What constitutes a data breach? While it generates headlines, and is understood by the general public as an attack on data, IT security professionals know a system “breach” is actually defined as an incident in which sensitive, protected or confidential data has potentially been viewed, stolen or used by an individual unauthorized to do so. Most breaches are conducted by unauthorized users who have stolen an authorized user’s credentials.
Why is this so frustrating for SysAdmins? Because they get blamed for data breaches, even though it’s often up to credentialed users to prevent them.
The mightiest weapon in the arsenal to prevent a breach? The humble password. From speakeasies to D-Day to iCloud, no other single security measure has proven better at keeping unauthorized people from protected things. With a strong enough, long enough, random enough and frequently-changed password compounded with two-factor authentication, it is almost impossible for a hacker to gain unauthorized access to computing systems.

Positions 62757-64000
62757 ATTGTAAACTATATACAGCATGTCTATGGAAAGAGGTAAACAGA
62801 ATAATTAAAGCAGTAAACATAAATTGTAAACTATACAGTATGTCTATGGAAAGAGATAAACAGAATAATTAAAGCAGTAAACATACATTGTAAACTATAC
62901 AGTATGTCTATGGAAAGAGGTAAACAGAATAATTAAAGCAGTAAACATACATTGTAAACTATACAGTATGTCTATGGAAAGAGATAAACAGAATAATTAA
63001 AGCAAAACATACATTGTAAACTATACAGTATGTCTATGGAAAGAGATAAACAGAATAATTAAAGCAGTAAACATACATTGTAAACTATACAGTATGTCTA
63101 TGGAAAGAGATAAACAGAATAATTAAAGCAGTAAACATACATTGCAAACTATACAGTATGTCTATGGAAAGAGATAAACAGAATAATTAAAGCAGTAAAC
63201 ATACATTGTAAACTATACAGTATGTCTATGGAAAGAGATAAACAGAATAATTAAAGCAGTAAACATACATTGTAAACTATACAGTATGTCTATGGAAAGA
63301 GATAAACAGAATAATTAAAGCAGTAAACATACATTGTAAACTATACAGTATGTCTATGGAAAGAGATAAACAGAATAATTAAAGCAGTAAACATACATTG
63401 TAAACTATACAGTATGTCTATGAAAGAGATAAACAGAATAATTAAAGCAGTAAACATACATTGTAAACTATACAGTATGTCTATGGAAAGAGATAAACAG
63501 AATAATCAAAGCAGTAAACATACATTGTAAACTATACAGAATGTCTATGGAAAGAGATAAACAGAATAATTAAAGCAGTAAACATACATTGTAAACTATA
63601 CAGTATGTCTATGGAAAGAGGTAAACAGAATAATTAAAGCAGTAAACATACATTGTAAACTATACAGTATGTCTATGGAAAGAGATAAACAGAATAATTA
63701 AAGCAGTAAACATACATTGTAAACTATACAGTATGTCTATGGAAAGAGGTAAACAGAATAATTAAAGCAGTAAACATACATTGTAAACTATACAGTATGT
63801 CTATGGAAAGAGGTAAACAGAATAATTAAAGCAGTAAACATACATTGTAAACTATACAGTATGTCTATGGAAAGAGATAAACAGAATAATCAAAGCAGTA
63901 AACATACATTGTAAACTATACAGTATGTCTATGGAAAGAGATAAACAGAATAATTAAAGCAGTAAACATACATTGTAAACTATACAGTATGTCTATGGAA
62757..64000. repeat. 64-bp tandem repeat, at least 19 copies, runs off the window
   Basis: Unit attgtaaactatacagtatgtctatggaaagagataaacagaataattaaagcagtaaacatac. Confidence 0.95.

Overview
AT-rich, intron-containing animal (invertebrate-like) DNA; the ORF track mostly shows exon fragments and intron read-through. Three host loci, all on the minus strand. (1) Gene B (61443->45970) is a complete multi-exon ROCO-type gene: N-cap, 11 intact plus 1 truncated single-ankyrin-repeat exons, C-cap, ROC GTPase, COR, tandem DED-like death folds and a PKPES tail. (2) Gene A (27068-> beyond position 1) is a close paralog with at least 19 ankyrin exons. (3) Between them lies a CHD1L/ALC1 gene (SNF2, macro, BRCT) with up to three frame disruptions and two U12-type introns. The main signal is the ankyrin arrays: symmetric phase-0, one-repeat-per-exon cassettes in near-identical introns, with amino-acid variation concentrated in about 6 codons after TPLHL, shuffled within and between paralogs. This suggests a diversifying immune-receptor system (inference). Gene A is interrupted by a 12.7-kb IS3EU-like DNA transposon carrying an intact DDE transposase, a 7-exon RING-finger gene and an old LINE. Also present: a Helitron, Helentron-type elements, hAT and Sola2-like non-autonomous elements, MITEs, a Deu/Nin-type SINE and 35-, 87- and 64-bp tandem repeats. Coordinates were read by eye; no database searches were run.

With all the hype around cyber crime and news reports on companies subject to breaches, it’s a good time to take a deep breath and remember that the fundamental best practices of InfoSec haven’t changed. The password is still mighty when it’s done well and changed often.